As I am rounding the corner of my final year of medical school, I finally found some time to read the 1978 classic, House of God, by Samuel Shem. For those of you who don't know, this medical satire follows a group of young interns as they embark on their first years of residency. What struck me most about this book was not the uncomfortable nature of its aggressive humour (most of which has not aged particularly well), but the degree to which it still rings true today. Despite recent curriculum initiatives and a widespread push-back against the toxic 'has been' shame-based culture of medical learning, the harsh reality is that we are still a long way away from the ideal of a healthy, non-hierarchical, wellness-centred culture.
Early on in medical school, I read a book that would profoundly impact the way I thought for years to come: The Gifts of Imperfection, by social worker and PhD researcher Brené Brown. While I always knew I was a perfectionist, I had been under the impression that this was a good thing. After all, had perfectionism not been the driving force behind many of my academic and athletic accomplishments -- the very things in my life for which I had received the most praise? It had been, but not for the reasons I originally thought. What I failed to realize until recently was that this inherent perfectionism had a lot less to do with my own desire for self-improvement, and much more to do with the addiction to the external validation that came along with it. Without knowing it, I had allowed my self-worth to become something that was dictated by others based on what I was able to do, rather than something intrinsically known based on who I was and what I stood for.
Perhaps the most uncomfortable and shocking thing of all is the (largely) unspoken driver of perfectionism itself, which for many lies totally beneath their conscious awareness: shame. At its core, what drives so many of us to get everything exactly right every time (to the point of driving ourselves into the ground) is not the natural drive to learn, but the shame that comes with being wrong. I know what you're thinking, and I agree -- this is exactly the opposite of what we need in order to truly foster a culture of healthy learning. By putting perfection on a pedestal in an attempt to bring out the best in medical learners, we paradoxically quash the very thing which promotes their growth.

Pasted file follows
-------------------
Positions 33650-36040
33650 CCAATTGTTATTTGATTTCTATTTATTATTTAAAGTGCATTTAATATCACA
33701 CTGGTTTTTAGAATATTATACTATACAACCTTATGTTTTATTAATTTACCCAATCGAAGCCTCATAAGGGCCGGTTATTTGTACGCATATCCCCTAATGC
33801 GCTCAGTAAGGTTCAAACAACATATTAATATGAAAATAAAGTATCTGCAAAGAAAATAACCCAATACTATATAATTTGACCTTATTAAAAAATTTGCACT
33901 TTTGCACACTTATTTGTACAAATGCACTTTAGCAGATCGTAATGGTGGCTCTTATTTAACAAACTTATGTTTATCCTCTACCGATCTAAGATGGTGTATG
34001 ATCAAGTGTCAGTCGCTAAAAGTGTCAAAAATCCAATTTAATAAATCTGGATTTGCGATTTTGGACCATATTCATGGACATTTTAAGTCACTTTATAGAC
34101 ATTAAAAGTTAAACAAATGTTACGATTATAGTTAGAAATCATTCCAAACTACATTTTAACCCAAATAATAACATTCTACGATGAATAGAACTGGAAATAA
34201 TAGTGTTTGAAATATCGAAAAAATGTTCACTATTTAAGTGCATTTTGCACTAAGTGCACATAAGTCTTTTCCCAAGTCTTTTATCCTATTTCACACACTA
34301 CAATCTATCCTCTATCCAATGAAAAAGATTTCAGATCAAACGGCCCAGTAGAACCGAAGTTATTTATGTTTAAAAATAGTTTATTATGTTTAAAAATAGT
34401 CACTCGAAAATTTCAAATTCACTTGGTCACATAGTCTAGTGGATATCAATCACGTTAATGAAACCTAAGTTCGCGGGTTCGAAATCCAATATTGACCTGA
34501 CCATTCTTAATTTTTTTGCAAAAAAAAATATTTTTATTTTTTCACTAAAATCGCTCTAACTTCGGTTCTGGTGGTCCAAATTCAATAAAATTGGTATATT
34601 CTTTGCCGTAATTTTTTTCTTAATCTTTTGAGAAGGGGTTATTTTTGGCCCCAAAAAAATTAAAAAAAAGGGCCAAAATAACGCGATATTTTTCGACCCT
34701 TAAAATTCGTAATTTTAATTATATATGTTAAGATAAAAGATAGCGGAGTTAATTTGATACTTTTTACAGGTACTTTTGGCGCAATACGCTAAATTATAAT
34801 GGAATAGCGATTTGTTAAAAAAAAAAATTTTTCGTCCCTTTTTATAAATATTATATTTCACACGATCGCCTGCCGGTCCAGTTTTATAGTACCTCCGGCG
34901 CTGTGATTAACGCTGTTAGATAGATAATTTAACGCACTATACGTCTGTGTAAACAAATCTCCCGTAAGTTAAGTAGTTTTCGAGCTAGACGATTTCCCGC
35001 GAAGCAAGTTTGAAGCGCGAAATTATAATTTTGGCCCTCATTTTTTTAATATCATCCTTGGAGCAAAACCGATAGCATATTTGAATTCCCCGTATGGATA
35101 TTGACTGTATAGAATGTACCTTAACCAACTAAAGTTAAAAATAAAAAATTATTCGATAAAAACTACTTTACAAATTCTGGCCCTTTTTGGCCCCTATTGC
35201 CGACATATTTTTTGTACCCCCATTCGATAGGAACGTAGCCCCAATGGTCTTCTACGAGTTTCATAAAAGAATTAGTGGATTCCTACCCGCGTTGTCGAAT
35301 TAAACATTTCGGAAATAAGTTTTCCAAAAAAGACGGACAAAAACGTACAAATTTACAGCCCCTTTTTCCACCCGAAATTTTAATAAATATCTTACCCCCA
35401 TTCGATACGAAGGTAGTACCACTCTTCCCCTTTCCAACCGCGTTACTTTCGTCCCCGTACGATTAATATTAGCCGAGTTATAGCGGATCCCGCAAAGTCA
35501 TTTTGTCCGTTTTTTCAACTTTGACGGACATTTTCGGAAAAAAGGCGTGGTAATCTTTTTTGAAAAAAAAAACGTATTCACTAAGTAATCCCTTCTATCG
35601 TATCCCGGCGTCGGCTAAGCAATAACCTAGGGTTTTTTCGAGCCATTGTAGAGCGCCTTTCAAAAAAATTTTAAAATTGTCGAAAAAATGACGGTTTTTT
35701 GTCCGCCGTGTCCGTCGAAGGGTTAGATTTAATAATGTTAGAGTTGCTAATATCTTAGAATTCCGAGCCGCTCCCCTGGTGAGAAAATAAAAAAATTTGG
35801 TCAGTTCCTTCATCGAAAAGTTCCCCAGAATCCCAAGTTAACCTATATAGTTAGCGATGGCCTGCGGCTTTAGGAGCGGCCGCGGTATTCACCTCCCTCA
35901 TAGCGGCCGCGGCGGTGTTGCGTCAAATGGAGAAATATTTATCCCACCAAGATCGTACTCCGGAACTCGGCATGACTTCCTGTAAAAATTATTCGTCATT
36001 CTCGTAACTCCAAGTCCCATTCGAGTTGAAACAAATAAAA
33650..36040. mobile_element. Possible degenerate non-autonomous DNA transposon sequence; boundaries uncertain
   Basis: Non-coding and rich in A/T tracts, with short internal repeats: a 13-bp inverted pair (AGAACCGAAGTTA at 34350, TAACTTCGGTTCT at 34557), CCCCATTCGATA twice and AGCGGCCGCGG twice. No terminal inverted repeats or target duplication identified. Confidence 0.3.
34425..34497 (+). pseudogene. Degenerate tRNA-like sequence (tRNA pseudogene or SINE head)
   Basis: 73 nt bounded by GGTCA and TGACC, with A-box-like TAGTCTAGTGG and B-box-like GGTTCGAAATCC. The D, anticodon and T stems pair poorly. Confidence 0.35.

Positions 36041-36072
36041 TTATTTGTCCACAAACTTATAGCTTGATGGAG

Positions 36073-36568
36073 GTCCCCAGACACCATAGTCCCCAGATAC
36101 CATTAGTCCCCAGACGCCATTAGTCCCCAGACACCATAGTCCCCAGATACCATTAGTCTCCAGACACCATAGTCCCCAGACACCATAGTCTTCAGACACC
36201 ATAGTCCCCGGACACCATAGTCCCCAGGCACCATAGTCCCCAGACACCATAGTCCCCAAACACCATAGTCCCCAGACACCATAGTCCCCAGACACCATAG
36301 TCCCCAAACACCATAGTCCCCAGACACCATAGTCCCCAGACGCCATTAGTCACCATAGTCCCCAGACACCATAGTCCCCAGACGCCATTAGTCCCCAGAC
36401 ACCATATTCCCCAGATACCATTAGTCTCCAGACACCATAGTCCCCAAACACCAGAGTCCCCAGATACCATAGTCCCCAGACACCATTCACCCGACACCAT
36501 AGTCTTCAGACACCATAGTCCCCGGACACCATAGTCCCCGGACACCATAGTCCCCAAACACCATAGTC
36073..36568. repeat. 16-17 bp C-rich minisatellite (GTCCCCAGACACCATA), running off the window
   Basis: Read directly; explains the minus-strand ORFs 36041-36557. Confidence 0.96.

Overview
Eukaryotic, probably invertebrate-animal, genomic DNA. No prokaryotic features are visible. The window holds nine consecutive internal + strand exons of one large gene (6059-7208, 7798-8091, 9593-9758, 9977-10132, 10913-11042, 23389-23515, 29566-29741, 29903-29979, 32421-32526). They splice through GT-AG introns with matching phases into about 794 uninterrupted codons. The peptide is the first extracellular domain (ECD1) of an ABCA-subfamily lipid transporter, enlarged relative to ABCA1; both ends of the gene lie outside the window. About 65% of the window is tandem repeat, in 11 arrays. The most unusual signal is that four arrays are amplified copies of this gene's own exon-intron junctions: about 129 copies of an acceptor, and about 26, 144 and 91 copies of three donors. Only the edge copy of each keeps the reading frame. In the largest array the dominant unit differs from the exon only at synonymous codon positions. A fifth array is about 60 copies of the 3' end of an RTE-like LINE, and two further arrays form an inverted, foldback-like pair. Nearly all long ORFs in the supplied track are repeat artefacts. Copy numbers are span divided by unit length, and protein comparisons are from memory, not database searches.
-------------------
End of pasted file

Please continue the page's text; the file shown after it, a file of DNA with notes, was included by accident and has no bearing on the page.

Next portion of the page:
In her new book, Atlas of the Heart, Brené nails the proverbial nail on the head when she says this:
"We have learned that achieving mastery requires curiosity and viewing mistakes and failures as opportunities for learning. Perfectionism kills curiosity by telling us that we have to know everything or we risk looking 'less than'. Perfectionism tells us that our mistakes and failures are personal defects, so we either avoid trying new things or we barely recover every time we inevitably fall short."
Now, I will be the first to tell you I have made many mistakes along my journey. What has changed, however, is the way I look at them. Rather than to say I am stupid after saying or doing something I later came to regret, I am now much more likely to say I did a really stupid thing. When I separate myself and who I am from the behaviour and what I have done, it helps to keeps the impending shame spiral at bay. I know it is hard to imagine, but someone can be both intelligent at their core and also have done a stupid thing. We need to step away from the destructive culture in which someone must be either this or that, and lean into the dialectic truth that someone can be this and that.
To put the shame to bed once and for all, after any type of identity-jolting event, I will call up either a friend or my partner, tears rolling down my face, to explain to them what had happened. And again, Brené Brown has opened my eyes as to why this is so essential:
"In a world where perfectionism, pleasing, and proving are used as armour to protect our egos and our feelings, it takes a lot of courage to show up and be all in when we can't control the outcome. It also takes discipline and self-awareness to understand what to share and with whom. Vulnerability is not oversharing, it's sharing with people who have earned the right to hear our stories."
Your imperfections are not some dirty secret -- they are a part of what makes you human.
I will finish by saying that I have been lucky to have many preceptors over the years who have modelled exactly this type courageous and vulnerable leadership that I myself hope to embody when my time comes. These individuals are the type of teachers who remind you why you came into medicine in the first place. They inspire you not to be perfect, but to be your absolute best.
Unfortunately, the misogynistic and racist culture that has existed in medicine for 100s of years will not (and has not) change overnight. We must fundamentally change the way we think about educating the next generation, and be intentional so as to do it in such a way that not only encourages vulnerability, but requires us all to leave our perfectionism at the door.